2015 winners announced!
Each year, new plants are chosen as winning plants from official trials at Colorado State University and Denver Botanic Gardens. This year’s winners include:
Coral Baby penstemon (Penstemon x ‘Coral Baby’): a long-blooming, striking coral-colored penstemon discovered by Kelly Grummons. Excellent pollinator plant. Grows 15-18″ tall x 12″ wide, in full sun. Hardy in USDA zones 5-8.
Desert beardtongue (Penstemon pseudospectabilis): purple-magenta flowers on a long-lived native, xeric penstemon. Attracts hummingbirds, bees and moths. Grows 30″ tall x 15-18″ wide in full sun. Hardy in USDA zones 5-9.
Engelmann’s daisy (Engelmannia peristenia): This native wildflower is easy-to-grow, durable, beautiful and a must for wildflower meadows and gardens. Attracts a wide range of native bees, honey bees and bumblebees. Grows 24-28″ tall x 14″ wide in moderate to dry conditions in full sun. Hardy in USDA zones 5-10.
WINDWALKER® big bluestem (Andropogon geradii ‘PWIN01S’): A regal upright ornamental grass with powdery blue foliage that turns plum purple in the fall. Grows to 6′ tall and 2′ wide in moderate to dry conditions in full sun. Hardy in USDA zones 5-8.
WINDWALKER® royal red salvia (Salvia darcyi x S. microphylla ‘PWIN03S’): This hummingbird magnet was discovered by Kelly Grummons – a garden hybrid of VERMILION BLUFFS and Raspberry Delight salvias. Blood red flowers from mis-summer through fall. Grows 2-4′ tall x 3-4′ wide – give it lots of room, and be sure to plant with other larger perennials for best performance. Needs full sun – hardy in USDA zones 5-9.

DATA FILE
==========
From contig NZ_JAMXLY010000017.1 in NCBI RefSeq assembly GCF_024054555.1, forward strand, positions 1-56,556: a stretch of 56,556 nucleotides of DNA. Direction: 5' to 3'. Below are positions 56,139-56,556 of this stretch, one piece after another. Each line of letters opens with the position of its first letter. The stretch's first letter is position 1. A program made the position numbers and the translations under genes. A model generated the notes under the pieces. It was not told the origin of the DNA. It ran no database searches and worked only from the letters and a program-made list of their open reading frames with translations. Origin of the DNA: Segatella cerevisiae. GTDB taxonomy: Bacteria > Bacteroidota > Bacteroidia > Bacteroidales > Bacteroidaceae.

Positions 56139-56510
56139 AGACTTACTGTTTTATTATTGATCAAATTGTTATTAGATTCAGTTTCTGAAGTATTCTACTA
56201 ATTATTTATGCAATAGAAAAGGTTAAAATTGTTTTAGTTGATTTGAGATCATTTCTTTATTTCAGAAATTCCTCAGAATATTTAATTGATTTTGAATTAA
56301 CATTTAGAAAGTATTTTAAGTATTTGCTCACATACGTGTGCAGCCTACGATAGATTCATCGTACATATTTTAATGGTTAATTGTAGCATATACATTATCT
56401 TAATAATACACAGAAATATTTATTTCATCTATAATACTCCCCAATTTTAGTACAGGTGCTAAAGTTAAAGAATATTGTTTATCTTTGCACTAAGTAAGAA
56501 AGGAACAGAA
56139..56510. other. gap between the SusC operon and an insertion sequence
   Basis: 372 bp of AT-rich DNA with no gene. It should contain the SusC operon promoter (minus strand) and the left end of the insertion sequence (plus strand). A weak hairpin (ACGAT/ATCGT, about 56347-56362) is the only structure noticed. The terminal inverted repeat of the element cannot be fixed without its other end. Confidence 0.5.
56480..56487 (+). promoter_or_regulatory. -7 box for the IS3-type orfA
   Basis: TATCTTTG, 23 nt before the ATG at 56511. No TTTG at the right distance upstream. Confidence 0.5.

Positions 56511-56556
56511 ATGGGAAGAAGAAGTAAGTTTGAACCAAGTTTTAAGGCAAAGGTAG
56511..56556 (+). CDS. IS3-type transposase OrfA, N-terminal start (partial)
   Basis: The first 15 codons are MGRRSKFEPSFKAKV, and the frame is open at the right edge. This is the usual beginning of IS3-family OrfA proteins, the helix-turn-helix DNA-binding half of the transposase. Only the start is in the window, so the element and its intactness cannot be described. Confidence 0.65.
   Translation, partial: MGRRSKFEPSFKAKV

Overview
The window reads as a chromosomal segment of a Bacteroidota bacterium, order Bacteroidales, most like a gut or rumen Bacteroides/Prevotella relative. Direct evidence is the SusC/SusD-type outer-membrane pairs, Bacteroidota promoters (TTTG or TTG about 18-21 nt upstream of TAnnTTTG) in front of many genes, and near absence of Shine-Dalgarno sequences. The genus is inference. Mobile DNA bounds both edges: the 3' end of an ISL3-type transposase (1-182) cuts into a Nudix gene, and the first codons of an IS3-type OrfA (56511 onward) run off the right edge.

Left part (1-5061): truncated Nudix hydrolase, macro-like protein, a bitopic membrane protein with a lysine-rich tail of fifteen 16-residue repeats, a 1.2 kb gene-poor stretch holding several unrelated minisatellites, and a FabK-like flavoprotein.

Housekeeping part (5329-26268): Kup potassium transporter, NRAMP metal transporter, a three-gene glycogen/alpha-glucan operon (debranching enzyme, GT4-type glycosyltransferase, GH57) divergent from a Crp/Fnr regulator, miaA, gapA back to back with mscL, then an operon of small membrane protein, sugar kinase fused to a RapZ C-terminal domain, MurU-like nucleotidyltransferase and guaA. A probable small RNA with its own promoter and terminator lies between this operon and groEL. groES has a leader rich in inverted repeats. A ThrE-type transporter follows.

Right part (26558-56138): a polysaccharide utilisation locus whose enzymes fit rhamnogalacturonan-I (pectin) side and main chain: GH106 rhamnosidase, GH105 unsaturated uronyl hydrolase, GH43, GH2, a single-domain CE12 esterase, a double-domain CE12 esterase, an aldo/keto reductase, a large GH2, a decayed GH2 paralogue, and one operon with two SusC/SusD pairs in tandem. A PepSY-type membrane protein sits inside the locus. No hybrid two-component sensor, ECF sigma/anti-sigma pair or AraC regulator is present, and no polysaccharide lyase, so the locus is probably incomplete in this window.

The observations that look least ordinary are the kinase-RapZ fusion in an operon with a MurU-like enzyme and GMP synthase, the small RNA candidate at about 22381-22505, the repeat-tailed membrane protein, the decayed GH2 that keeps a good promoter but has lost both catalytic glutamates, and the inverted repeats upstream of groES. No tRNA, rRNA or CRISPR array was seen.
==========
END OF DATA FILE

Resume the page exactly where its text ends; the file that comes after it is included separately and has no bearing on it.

Woodward columnar juniper (Juniperus scopulorum ‘Woodward’): Super cold hardy, this selection of upright juniper is the narrowest form available! Grows to 20′ tall but only 2-4′ wide. Bone cold hardy in USDA zones 3-9, plant in full sun to partly shady conditions. Adaptable to very dry conditions, too!
Plant Select® Petites winners include:
Silky rock jasmine (Androsace sarmentosa ‘Chumbyi’): a low-growing mat of furry rosettes that are covered with fragrant clusters of pink flowers in spring.
Desert moss (Arenaria ‘Wallowa Mountains’): bright green, low-growing mat that looks like moss but grows in very dry conditions!
Goldhill golden-aster (Heterotheca villosa x H. jonesii): a naturally occurring hybrid of two Colorado natives species. Bright yellow flowers on very low mounds nearly all summer – our 2013 trials winner!